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Olympian Alexis Sablone ’16 will be the new head coach for the United States women’s skateboarding team in the upcoming Olympic Games, reports Michelle Bruton for Forbes. Sablone “has one of the most decorated careers of any female street skater, with seven X games medals and a 2015 World Skateboarding Championship,” writes Bruton.

New York Times

Alexis Sablone ’16, a professional skateboarded who competed in the 2021 Olympics, speaks with New York Times reporter Allie Conti about how she spends a typical Sunday in New York, “where she currently builds public art projects and furniture. And skates. A lot.”

National Public Radio (NPR)

NPR’s Mandalit Del Barco spotlights alumna Alexia Sablone M. Arch ’16, who is competing in street skateboarding at this year’s Olympics. Sablone notes that skateboarding has always been about self-expression, creativity and style, not winning medals. "At the end of the day, it's still skateboarding, but there's the nostalgic younger part of me that kind of wants to rebel against this new format of skateboarding," says Sablone. "The thought that people will grow up skateboarding in the future with an Olympic gold medal in mind is so foreign to me, you know?"

The Washington Post

Alexis Sablone M. Arch ’16 speaks with Washington Post reporter Les Carpenter about street skateboarding, competing at this year’s Olympic Games, and why she is uncomfortable with being defined. “To me, I’m just always like trying to be myself and do things that I love to do and not try to fit into these categories in ways that I don’t feel comfortable with,” says Sablone.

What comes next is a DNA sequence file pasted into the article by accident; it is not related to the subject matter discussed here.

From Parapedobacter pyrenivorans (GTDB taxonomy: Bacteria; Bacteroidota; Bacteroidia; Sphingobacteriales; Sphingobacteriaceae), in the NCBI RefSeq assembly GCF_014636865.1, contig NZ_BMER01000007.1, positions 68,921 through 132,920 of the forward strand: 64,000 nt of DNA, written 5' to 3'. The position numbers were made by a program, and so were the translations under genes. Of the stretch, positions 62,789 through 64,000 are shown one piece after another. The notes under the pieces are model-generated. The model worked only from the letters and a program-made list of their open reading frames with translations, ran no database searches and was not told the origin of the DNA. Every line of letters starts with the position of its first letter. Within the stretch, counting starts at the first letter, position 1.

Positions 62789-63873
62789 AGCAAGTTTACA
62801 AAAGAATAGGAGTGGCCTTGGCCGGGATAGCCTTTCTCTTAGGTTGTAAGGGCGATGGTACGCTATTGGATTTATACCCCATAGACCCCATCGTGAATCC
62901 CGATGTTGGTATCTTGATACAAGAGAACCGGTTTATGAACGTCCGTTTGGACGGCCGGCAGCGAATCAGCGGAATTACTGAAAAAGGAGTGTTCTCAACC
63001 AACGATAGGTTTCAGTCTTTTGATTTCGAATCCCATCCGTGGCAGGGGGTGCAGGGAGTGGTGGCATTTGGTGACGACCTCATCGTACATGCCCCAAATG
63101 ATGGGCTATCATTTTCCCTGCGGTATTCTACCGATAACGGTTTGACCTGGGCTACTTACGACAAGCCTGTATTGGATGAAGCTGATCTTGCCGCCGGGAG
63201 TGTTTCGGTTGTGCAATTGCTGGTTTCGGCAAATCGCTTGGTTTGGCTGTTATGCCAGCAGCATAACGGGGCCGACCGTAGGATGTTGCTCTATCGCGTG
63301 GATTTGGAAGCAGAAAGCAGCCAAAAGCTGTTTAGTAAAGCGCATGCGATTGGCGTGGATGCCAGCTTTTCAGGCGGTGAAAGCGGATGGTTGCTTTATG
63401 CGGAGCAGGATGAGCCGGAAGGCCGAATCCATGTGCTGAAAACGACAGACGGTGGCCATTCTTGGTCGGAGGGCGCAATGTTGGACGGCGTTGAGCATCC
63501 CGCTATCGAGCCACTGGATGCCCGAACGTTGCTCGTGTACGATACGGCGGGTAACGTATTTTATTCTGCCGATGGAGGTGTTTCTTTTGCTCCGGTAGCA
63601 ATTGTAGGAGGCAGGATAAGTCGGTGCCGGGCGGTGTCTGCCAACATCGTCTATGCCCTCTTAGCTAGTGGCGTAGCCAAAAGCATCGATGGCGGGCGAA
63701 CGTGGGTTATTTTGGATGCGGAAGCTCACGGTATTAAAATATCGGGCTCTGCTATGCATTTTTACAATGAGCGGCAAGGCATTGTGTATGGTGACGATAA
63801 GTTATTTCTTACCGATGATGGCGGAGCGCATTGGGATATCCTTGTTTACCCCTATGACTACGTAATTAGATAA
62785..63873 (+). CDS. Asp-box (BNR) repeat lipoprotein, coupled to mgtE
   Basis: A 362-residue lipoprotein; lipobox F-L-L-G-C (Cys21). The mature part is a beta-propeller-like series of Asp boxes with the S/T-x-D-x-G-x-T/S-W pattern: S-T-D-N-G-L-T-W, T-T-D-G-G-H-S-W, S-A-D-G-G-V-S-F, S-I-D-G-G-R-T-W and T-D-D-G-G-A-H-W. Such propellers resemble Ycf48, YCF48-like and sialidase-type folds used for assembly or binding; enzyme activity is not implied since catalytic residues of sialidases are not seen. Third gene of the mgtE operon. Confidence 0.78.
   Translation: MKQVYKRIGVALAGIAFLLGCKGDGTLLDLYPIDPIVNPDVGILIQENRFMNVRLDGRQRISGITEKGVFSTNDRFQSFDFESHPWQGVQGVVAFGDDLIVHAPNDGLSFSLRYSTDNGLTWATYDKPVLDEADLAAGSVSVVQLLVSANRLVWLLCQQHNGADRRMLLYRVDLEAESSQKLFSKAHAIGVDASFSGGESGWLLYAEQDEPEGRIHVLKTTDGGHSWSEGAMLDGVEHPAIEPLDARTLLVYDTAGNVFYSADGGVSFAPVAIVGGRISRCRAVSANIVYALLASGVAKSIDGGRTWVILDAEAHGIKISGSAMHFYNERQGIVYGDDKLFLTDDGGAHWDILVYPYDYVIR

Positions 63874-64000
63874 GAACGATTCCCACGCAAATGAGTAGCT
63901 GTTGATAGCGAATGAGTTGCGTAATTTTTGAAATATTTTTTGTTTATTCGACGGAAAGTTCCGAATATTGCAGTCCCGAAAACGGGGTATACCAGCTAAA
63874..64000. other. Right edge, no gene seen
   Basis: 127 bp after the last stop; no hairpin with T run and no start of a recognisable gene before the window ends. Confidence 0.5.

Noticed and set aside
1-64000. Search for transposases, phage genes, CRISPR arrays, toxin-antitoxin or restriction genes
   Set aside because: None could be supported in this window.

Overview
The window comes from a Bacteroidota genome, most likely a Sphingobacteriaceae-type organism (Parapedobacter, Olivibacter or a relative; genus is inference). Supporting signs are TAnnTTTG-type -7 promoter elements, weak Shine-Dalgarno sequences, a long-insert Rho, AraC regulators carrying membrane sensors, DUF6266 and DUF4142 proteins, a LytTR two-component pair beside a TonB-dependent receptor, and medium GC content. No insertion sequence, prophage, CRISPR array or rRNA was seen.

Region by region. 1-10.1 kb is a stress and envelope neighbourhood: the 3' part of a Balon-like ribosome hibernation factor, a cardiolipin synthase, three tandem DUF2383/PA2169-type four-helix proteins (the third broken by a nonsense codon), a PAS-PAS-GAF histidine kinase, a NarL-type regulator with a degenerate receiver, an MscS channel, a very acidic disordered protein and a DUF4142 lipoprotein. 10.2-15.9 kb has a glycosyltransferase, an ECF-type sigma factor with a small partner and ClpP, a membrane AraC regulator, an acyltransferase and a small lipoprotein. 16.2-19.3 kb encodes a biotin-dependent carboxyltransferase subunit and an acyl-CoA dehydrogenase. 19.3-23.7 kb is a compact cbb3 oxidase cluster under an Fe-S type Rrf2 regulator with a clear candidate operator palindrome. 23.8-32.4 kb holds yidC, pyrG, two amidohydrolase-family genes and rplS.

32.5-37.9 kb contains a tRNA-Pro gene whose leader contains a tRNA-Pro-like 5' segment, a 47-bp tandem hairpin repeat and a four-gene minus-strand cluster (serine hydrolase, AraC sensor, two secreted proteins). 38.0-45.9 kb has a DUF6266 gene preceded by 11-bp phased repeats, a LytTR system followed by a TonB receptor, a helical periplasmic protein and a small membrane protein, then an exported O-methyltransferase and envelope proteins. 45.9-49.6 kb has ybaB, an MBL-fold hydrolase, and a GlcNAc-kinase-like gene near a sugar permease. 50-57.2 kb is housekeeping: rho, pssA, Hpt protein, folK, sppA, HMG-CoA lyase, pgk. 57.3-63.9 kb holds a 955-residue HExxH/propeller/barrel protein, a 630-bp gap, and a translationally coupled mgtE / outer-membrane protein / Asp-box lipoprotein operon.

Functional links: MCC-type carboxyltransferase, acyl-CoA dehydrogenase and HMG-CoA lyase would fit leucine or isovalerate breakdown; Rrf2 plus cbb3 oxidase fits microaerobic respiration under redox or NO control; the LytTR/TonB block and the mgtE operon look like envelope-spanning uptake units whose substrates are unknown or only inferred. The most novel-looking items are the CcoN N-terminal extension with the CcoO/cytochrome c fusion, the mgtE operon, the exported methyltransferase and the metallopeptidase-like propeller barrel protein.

In a post for BetaBoston, Senior Lecturer Steven Spear urges the Boston 2024 committee to use videos and other representations to demonstrate what it would be like to host the Olympics: “Such simulations could help give people a sense of what something that occurs on the scale of the Games will look and feel like in practice.”

Boston Globe

Professor Andrew Lo and MIT alumnus Tom Rutledge write for The Boston Globe about the benefits that Boston’s colleges and universities could bring to a potential Olympic bid.  “The convergence of a great urban undertaking, a gathering of global elites, and Greater Boston’s amazing universities has truly Olympic potential to enrich the lives of people around the world,” Lo and Rutledge write.